A strange thing happened at the Tribeca Film Festival premiere of the first episode for Hulu's The Handmaid's Tale, a new series based on Margaret Atwood's classic speculative dystopian novel. During a Q&A after the showing, the cast—including the exceptional Elisabeth Moss, who plays protagonist Offred with aching humanity—took pains to separate their show from its feminist roots.

"For me it's not a feminist story—it's a human story, because women's rights are human rights," Moss explained, in response to a question about similarities between Offred and Peggy Olson on Mad Men. "I never intended to play Peggy as a feminist; I never intended to play Offred as a feminist. They're women and they are humans...It's about love, honestly, so much of this story. For me, I never approach anything with any sort of political agenda. I approach it from a very human place, I hope." If you're at all familiar with the book, in which religious zealots take over most of America and turn women into property whose value is judged by their fertility, I don't think I have to explain why people were understandably upset by the distancing.

The book's own author was perturbed at first as well, although she later came to the cast's defense.

There are a lot of reasons why the cast, and showrunner Bruce Miller, may have been so uncomfortable owning the text's 'feminist' reputation (the only exception to this was character actress extraordinaire Ann Dowd, who had no problem discussing the show's topical relevance). Part of the problem may have been the moderator, who kept returning to the same leading questions and didn't foster a conversation between the people onstage. It may have been that the cast was advised to stay away from anything too political, lest they alienate half their audience (as if men are too delicate to handle conversations about patriarchal societies).

What was most disappointing about it was the fact the cast and crew were seemingly capitulating to the most negative connotations of the word "feminist," playing into the false narrative around the term that has been used by Alt-Right trolls and misogynists everywhere to poison what is, intrinsically, a positive and progressive concept. Atwood, who was also uneasy with the term early on, described a feminist novel to the Times as, "a novel in which women are human beings — with all the variety of character and behavior that implies — and are also interesting and important, and what happens to them is crucial to the theme, structure and plot of the book, then yes. In that sense, many books are 'feminist'...[women] are not an afterthought of nature, they are not secondary players in human destiny, and every society has always known that."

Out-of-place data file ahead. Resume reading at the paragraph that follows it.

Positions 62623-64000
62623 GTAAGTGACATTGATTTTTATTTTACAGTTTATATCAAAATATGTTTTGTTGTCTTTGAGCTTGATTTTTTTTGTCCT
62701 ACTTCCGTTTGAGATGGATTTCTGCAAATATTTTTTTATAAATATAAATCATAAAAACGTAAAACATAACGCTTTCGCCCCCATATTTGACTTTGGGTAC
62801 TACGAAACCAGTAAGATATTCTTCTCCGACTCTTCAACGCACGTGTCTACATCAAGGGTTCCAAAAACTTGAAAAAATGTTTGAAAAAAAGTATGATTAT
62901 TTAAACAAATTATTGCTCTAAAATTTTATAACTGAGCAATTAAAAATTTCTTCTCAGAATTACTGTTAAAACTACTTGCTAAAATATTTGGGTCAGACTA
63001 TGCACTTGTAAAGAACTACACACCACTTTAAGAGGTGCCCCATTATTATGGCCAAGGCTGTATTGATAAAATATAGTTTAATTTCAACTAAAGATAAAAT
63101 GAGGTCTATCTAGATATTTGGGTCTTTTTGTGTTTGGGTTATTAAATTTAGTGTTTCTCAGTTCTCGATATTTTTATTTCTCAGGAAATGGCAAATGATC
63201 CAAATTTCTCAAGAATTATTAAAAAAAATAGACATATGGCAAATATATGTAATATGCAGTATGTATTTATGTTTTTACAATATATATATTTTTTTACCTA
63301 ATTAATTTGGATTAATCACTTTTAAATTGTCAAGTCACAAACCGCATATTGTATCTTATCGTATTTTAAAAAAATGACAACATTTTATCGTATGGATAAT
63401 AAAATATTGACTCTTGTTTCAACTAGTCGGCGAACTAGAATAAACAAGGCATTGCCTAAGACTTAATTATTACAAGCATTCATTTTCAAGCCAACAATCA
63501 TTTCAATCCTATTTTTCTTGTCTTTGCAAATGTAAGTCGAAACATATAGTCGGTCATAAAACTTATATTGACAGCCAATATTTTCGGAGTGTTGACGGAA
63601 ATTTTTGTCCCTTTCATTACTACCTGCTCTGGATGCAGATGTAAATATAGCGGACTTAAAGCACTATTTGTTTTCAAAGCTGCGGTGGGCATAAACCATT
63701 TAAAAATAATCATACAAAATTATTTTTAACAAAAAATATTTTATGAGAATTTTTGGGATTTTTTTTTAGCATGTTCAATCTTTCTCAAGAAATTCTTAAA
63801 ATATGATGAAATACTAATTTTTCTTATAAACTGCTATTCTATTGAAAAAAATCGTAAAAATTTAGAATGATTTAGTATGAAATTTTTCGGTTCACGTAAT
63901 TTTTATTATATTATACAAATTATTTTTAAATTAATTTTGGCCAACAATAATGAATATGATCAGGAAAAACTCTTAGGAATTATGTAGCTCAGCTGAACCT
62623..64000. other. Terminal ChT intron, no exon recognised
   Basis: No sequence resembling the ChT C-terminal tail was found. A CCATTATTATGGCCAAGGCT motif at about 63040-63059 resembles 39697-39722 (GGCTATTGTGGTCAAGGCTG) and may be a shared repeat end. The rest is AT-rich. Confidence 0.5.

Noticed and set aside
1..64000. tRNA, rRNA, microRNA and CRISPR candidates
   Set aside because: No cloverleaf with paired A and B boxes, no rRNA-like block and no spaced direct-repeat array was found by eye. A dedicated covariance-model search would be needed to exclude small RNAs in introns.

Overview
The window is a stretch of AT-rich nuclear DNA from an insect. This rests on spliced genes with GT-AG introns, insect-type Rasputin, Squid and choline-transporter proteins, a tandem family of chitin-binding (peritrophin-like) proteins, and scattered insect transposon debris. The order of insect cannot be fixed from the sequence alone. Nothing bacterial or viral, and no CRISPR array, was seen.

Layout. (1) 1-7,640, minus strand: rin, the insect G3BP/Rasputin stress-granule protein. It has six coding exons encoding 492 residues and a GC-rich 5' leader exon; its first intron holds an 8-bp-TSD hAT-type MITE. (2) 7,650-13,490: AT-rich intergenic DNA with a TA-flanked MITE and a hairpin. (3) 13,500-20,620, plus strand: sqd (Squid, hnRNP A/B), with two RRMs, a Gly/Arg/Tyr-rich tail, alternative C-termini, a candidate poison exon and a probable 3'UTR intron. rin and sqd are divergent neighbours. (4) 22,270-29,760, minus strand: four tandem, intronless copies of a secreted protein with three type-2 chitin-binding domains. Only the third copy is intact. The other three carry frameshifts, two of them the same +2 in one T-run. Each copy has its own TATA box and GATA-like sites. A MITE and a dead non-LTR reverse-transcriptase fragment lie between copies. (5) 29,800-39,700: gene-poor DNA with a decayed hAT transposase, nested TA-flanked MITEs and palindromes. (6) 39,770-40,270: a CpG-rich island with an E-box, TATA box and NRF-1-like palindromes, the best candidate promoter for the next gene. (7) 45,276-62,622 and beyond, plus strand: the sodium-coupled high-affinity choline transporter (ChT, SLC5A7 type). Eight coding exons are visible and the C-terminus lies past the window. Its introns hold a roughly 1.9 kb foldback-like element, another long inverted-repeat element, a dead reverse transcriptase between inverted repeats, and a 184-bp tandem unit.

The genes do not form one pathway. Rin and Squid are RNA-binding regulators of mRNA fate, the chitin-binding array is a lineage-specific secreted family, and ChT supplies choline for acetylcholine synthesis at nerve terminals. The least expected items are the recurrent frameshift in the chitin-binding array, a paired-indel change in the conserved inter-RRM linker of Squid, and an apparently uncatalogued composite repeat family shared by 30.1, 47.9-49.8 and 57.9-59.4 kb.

Television shows in 2017 alone have proven multiple times over that there is a hunger and audience for so-called "women's stories" (dismissive as that term is), with the likes of the excellent Big Little Lies and Feud: Betty and Joan leading the pack—and yet, there is a still a knee-jerk reaction on the part of many to castigate "feminist" stories as too harsh, too divisive, and as Atwood mentioned above, not "inclusive" enough for men.

How fortunate, then, that this hesitancy is nowhere to be found in the actual show, which is the unapologetic feminist show—largely crafted by women, channeled through a female gaze—the country needs right now. In its depictions of a society that has undergone a near-unbelievable transition from democracy to totalitarian terror, it holds up a mirror to the men who seek to send women's rights back 100 years. If you need to avoid the word "feminist" to find The Handmaid's Tale inclusive, you might be too sensitive to handle the unrelentingly bleak vision of the world that the show so convincingly conjures up. It is a vision which unfortunately does not feel far enough removed from the one we live in currently.

When Atwood wrote the book, she made clear that every punishing detail about the treatment of the female characters was rooted in a real historical event, going so far as to carry around newspaper clippings to prove their accuracy to reporters: "I didn't put in anything that we haven't already done, we're not already doing, we're seriously trying to do, coupled with trends that are already in progress... So all of those things are real, and therefore the amount of pure invention is close to nil." While the show began production with Obama still in office, it comes to our screens under a Trump administration, and as cast member Samira Wiley, who plays Offred's best friend Moira, told the Times, “Suddenly it was dangerously close to the climate that we were starting to live in. We were hoping to be relevant, but we weren’t hoping it would be this relevant."